Published: Fri, March 30, 2018
Science | By Dan Gutierrez

Facebook will let you delete some of your information

Facebook will let you delete some of your information

In the United States, Facebook CEO Mark Zuckerberg has been asked to testify before three congressional committees investigating the Cambridge Analytica controversy, and he's expected to submit to questioning by at least one of those panels.

For Android and iOS mobile app users, the setting menu has gone under the knife reappearing with chunkier, more descriptive menus. The social media company says the new layout will streamline the settings into one location "instead of having settings spread across almost 20 different screens".

Make your account more secure: You can add more layers of protection to your account, like two-factor authentication.

Facebook has faced a global outcry and its shares have slid in value after a whistleblower said data from millions of users was improperly harvested by consultancy Cambridge Analytica to target USA and British voters. The Facebook data leak has also triggered an investigation by the Federal Trade Commission, which is now looking into the company's privacy practices. Facebook has been aware of violations ever since, starting with the Barack Obama campaign in 2012 that trawled out massive amounts of user data to build their own electoral analytics, and had yet to do anything significant about it until now.

On the desktop site, there's a new panel called Access Your Information that allows users to easily manage or delete a wide range of things-posts, reactions, comments, search history-from Facebook. Users will be able to delete anything from their timeline or profile. Facebook, essentially, is giving you the tools to roll back the clock a bit if this scandal has left you thinking that maybe you've shared too much about yourself throughout the years.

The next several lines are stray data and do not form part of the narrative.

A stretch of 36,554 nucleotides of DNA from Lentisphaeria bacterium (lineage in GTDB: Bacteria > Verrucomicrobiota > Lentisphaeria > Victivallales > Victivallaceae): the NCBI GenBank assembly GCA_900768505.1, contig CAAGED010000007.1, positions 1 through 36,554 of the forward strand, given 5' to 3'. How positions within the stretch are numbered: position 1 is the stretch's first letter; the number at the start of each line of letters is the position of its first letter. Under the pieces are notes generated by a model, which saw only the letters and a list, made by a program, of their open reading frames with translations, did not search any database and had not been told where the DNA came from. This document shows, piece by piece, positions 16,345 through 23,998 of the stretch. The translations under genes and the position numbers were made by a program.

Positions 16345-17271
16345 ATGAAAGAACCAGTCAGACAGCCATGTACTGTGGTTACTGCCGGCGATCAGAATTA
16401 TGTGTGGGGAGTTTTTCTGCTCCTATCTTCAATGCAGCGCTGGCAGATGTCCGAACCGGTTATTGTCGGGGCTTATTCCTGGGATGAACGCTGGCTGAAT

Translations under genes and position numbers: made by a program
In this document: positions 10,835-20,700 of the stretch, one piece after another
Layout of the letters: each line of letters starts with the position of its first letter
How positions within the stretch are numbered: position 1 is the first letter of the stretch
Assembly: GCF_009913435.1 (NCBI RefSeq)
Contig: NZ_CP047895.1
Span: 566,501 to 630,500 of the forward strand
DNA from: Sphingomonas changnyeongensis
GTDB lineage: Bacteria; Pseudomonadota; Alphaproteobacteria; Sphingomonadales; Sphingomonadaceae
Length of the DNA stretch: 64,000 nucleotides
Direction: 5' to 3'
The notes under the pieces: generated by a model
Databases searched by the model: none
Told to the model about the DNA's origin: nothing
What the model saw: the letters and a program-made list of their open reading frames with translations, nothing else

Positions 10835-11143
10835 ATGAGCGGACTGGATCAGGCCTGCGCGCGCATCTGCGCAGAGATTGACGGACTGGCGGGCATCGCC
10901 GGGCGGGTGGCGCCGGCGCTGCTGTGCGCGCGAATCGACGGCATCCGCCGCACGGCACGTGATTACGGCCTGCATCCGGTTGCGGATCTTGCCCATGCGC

Amit Shah on Karnataka tour from today, to visit Lingayat mutts
The BJP is making an all-out effort to unseat the Congress from the only big state where the grand old party is in power. Yeddyurappa is considered a Lingayat strongman.

The social media giant announced a series of design changes to its settings and privacy pages on Wednesday. "We'll have more to share in the coming weeks, including updates on the measures Mark shared last week", company says.

Ms Egan said the social network, which boasts more than 2.2 million monthly active users, would also more clearly spell out "what data we collect and how we use it", but could not say when this would happen.

In addition, members will be able to download specific categories of data including their photos from a selected time range, rather than only being able to export a single large file that might take hours to obtain. "These updates are about transparency - not about gaining new rights to collect, use, or share data".

However, only a few months later Zuckerberg said in an interview with TechCrunch that had he been creating Facebook then, he would automatically make all users information public.

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